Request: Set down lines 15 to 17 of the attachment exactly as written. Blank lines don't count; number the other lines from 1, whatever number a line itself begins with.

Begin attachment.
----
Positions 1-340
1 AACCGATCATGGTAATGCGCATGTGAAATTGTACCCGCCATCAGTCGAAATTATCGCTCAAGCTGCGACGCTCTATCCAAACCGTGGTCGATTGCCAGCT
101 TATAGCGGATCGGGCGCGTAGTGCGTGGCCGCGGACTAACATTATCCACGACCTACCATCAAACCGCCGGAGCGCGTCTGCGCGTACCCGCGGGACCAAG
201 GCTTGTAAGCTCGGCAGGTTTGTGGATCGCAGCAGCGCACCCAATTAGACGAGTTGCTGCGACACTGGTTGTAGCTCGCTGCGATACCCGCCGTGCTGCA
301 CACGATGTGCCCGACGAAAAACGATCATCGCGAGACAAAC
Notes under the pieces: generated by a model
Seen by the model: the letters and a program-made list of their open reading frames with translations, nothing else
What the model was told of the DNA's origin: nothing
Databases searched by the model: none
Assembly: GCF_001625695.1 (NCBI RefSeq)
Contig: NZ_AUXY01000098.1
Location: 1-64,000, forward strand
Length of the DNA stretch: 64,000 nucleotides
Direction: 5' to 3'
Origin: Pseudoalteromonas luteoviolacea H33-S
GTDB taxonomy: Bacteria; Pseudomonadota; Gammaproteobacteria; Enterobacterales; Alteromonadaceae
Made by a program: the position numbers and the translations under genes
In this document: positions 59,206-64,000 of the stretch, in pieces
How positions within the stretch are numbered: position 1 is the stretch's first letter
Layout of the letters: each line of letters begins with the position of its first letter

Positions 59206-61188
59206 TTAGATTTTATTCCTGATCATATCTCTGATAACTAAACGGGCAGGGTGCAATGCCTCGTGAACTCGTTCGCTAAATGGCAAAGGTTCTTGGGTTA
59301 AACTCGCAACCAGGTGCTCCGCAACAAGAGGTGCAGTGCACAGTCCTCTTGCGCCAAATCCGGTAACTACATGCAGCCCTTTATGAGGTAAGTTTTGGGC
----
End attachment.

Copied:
Origin: Pseudoalteromonas luteoviolacea H33-S
GTDB taxonomy: Bacteria; Pseudomonadota; Gammaproteobacteria; Enterobacterales; Alteromonadaceae
Made by a program: the position numbers and the translations under genes